One of the Arab world’s leading artists talks us through five must-see works
Annabel Daou at Galerie Tanja Wagner ‘Although Annabel Daou’s work focuses on words, its beauty lies in an intuitive sense of natural process. There is a system obvious in the work, a way of writing and digging which enlightens the visual form. Handwritten words, in English or English spelled out in Arabic letters, manipulate space in the same way as calligraphy in contemporary Arab painting. They form visual patterns equal in importance with any meaning the words might symbolize. Yet there is meaning in the words, implying a love of revolution and certain nostalgia for the potential change war could bring. There is also a lot of digging into paper reminiscent of posters slowly disintegrating on city walls.
‘However the most important part of the work is its visual impact, the sense of remains, of layers of human action, or the effects geological process, or the drawings waves and various creatures leave in the sand of a beach. It is as though this young artist deeply absorbed in her process of writing and digging has allowed an intuitive sense of beauty to emerge unfettered.’
Rebecca Horn at Galleria Marie-Laure Fleisch ‘I selected Rebecca Horn because of the beauty of her three works on paper shown to us judges. They spoke immediately of a careful balance between the beauty and concreteness of things that grow. These works superbly reflect effects of natural activity as though we are seeing the dancing of palm trees or the waving arms of dancers all splashing us with rain and color. The aesthetic is that of impulse and simplicity as though a few superb examples were chosen out tens of these drawings done with unbound gesture.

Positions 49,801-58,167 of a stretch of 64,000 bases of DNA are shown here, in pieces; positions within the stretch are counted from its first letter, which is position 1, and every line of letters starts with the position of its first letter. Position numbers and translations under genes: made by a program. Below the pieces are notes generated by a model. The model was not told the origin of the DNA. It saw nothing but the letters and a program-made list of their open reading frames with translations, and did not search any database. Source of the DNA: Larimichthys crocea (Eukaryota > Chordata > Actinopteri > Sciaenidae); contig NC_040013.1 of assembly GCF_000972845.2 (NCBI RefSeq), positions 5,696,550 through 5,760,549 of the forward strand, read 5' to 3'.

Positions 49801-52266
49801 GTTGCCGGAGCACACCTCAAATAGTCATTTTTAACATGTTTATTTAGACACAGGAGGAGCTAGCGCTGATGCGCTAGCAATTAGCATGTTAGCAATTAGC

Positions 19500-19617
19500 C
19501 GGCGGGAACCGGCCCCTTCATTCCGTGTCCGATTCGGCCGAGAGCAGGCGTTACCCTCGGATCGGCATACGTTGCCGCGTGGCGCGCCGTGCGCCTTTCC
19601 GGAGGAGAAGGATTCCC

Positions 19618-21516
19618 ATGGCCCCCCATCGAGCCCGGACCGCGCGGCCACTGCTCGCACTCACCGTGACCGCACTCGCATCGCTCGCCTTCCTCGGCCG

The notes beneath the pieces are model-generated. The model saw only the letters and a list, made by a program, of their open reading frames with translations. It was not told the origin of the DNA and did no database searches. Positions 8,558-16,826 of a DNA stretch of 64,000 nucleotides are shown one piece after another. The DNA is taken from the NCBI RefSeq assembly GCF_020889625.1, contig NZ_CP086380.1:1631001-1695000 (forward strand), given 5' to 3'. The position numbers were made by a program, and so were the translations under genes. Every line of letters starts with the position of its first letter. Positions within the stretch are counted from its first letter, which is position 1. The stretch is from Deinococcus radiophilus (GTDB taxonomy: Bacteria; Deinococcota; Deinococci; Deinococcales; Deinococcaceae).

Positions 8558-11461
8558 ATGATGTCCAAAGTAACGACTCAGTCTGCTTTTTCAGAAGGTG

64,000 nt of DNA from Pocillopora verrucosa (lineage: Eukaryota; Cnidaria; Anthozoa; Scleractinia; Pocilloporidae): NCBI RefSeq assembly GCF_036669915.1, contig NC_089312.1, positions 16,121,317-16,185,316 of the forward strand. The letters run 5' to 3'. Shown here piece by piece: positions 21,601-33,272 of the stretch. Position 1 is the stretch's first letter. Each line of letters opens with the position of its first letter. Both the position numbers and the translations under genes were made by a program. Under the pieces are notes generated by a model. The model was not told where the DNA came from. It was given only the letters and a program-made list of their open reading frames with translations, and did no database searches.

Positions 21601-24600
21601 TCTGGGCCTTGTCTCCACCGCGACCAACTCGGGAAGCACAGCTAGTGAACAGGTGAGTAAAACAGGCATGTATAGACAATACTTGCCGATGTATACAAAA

‘After my admiration I checked her out on the web and found her to be both mature and exceptionally varied in creative inventiveness, yet there is a clear path that she travels as an artist.’
Adam Henein as Karim Francis Gallery ‘Do not miss the masterful sculptures of Adam Henein dating from the 1950s. It is a special treat to see the early works of the gentle and insightful sculptor in his early work. As one of the great artists of the 20th century these few exhibited works give us a view of how special he was even as youth. They were made when he was only twenty-five years of age.’
Nabile Nahas at Lawrie Shabibi ‘The beautiful geometric paintings of Nabile Nahas dating from the late seventies are probably my favorite period in his prolific and wonderful output. They bring together the traditions of medieval Islamic art with twentieth century abstraction. Space is relative, color is luminous, and the multiple thin lines sing and weave the space and color creating aesthetic excitement. Although they look nothing like the abstractions of the twentieth centuries first truly abstract artist, Kazimir Malevich, they yet posses that sense of looking upwards into a great space and of flying towards it intellectually.’
Kim Atta at 313 ART PROJECT ‘It is the hypnotic influence on us of detail rendered equally sharp throughout the expanse of an image that captures and fascinates. Kim Atta captures us by provoking our curiosity. Even while creating a large expanse the precision of detail makes us feel as though we are voyeurs surreptitiously peeking into a world of the strange, the secret, or the forbidden.’
Art Dubai takes place at Madinat Jumeirah from March 19-22. For more information see artdubai.ae/